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'Voyeur 2010' is one of the best but won't change detractors' minds

"Saturday's Voyeur, 2010," Salt Lake Acting Company, through Sept. 5 (801-363-7522); running time: 2 hours, 5 minutes (two intermission)

Orrin Hatch recording a Hanukkah album with backup singers and Jason Chaffetz hovering about.

The Lone Ranger and Tonto in a Mormon pioneer graveyard while pioneer ghouls parody the dance from Michael Jackson's "Thriller."

Sarah Palin at a book signing in Costco while others sing Tom Jones' "She's a Lady."

It can only mean another year of "Saturday's Voyeur."

"Saturday's Voyeur 2010: The Year That Was" at The Salt Lake Acting Company is everything fans expect from the annual production poking fun at life in Utah: witty, funny, clever, satirical, off-beat, R rated and bound to be offensive to some.

But like every year, there are elements of the show that work better than others.

The good: "Saturday's Voyeur" is filled with sharp writing from Allen Nevins and Nancy Borgenicht and anchored by an all-around solid cast. Aaron Swenson's Tonto, Kent Harrison Hayes' Orrin Hatch, Victoria Elena Nones' Sarah Palin and Voyeur veteran Alexis Baigue, in particular, deliver standout performances.

As the title suggests, this year's play is ripped from the headlines, tying skits together based on news stories of the past year. From Palin's book signing venture at Costco, kissing at the LDS Church's Main Street Plaza, former BYU quarterback Max Hall, Tiger Woods and even the struggling newspaper industry and Media One's "How I Read" promotion, if it made news in Utah over the past year, there's a good chance it will be retold (and skewered) in "Voyeur."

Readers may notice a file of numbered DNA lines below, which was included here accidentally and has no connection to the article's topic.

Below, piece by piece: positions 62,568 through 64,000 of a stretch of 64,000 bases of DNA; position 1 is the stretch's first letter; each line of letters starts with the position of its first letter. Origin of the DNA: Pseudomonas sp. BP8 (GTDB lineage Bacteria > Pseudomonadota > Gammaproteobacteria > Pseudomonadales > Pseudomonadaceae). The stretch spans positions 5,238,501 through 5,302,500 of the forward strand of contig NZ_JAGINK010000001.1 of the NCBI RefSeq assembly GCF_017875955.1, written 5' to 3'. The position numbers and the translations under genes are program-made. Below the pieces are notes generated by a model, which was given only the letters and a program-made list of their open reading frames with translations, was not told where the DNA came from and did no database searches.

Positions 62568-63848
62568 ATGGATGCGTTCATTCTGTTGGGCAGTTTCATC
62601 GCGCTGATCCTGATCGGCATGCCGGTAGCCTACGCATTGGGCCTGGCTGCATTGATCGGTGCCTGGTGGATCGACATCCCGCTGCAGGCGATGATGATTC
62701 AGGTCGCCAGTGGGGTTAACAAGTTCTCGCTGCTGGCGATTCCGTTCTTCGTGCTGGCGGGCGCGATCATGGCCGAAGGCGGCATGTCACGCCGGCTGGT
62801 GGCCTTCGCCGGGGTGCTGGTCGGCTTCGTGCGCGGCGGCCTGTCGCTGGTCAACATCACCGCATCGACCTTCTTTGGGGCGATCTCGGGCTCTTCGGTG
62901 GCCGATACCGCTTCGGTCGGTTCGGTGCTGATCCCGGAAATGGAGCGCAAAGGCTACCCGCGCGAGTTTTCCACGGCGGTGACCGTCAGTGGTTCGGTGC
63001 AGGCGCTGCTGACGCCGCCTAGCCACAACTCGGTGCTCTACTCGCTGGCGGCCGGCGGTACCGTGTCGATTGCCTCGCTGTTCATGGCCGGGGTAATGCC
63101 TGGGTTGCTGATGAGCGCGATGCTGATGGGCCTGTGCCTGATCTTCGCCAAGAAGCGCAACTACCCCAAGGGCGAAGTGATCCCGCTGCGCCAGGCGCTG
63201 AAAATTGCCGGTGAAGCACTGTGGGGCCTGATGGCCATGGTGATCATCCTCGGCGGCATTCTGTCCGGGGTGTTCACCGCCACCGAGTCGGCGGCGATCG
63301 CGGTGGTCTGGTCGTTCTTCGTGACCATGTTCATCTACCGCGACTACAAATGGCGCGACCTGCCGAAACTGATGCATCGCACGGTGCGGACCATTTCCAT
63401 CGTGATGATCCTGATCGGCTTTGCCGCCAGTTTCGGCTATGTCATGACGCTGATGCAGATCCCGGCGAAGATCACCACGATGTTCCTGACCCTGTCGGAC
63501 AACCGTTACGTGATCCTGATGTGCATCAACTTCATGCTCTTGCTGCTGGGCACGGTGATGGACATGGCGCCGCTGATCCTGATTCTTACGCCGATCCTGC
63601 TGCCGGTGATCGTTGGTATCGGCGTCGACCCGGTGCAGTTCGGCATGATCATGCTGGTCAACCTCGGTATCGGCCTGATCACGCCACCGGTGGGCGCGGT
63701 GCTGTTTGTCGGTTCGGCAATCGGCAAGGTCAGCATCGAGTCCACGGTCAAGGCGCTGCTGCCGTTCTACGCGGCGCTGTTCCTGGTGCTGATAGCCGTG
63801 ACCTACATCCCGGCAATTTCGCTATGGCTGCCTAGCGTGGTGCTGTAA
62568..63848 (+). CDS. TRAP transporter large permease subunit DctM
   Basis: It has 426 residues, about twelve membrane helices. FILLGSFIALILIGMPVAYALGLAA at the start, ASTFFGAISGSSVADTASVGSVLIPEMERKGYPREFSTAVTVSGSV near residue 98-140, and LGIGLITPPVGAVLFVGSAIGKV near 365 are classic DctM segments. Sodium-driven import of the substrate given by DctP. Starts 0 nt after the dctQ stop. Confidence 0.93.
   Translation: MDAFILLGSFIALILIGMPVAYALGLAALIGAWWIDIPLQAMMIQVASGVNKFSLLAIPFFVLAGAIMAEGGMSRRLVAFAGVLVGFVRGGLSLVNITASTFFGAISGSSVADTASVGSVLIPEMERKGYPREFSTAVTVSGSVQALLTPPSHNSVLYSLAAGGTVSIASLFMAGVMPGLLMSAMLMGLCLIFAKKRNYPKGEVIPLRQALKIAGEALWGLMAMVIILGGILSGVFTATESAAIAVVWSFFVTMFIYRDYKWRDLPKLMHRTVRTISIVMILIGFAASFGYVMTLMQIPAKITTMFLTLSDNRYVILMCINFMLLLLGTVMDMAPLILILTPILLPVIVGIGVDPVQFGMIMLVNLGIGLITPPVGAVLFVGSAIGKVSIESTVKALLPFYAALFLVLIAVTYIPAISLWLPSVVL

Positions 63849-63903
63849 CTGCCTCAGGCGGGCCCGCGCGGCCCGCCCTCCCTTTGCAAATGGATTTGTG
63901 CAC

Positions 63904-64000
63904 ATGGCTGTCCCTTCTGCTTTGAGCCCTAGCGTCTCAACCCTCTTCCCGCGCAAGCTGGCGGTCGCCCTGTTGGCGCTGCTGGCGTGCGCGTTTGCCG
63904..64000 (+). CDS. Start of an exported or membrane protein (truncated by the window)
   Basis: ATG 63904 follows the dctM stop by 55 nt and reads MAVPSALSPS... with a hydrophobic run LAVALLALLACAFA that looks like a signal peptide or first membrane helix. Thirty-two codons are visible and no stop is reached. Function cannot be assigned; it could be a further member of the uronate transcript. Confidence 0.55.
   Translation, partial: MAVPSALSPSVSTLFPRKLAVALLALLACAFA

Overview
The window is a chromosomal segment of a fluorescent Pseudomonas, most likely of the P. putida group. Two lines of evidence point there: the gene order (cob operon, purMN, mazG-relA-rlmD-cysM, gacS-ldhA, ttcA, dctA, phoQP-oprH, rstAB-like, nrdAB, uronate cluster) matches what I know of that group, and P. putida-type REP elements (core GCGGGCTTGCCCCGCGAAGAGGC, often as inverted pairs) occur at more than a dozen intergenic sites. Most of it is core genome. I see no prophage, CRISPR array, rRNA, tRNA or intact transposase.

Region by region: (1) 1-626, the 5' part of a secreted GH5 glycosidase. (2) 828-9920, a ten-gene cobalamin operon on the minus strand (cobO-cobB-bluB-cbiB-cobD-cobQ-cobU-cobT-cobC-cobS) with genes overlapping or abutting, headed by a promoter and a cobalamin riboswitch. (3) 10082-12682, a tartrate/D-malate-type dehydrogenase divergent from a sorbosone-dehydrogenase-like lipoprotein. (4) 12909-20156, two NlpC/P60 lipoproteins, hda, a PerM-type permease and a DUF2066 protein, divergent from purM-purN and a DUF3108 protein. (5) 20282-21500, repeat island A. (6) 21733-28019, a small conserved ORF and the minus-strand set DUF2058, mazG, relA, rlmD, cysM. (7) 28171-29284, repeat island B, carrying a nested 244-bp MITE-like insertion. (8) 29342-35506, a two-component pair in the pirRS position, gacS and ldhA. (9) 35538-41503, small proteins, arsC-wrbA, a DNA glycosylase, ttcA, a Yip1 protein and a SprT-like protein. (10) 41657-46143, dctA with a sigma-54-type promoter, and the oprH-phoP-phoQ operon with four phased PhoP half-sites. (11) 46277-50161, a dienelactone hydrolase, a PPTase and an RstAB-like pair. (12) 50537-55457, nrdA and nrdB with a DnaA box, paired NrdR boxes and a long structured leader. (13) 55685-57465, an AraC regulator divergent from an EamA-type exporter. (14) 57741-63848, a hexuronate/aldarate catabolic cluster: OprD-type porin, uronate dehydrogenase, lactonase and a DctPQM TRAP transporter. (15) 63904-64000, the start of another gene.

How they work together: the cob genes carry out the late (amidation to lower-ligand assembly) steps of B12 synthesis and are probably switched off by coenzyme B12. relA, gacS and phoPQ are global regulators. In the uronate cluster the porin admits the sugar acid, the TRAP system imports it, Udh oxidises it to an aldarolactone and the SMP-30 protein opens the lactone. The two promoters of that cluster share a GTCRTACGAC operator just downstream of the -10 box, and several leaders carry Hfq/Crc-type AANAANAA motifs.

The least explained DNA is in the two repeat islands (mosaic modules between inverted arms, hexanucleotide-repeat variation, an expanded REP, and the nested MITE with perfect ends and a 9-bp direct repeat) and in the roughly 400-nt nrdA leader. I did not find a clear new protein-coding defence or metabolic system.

Probably more so than any other Voyeur in recent memory, however, those who have paid close attention to Utah news over the past year ... especially news about Utah lawmakers ... will get the most out of the production. Gov. Gary Herbert, former state Senate Majority Leader Sheldon Killpack, former state Sen. Kevin Garn and Utah House Rep. Carl Wimmer are all prominent targets. Casual news followers might not pick up on all of the jokes.

This year's production seems a tad edgier than in previous years, with a little more bite toward some of the people being satirized, such as Utah Eagle Forum president Gayle Ruzicka.

The controversy surrounding stolen Indian artifacts in Blanding also plays a big role in "Voyeur 2010," something that based on the real life circumstances surrounding the case might have been too taboo for even SLAC to touch.

But with good writing and a pair of fine performances from Swenson and Jesse Pepe, "Voyeur" is able to pull it off and actually provide one of the funnier skits of the play.

The bottom line is if you're already a "Voyeur" fan, you'll probably find this year's production one of the best in several years. But if you don't like "Voyeur," this production will do nothing to change your mind.

Sensitivity rating: language, homosexuality, sexual innuendo.

e-mail: preavy@desnews.com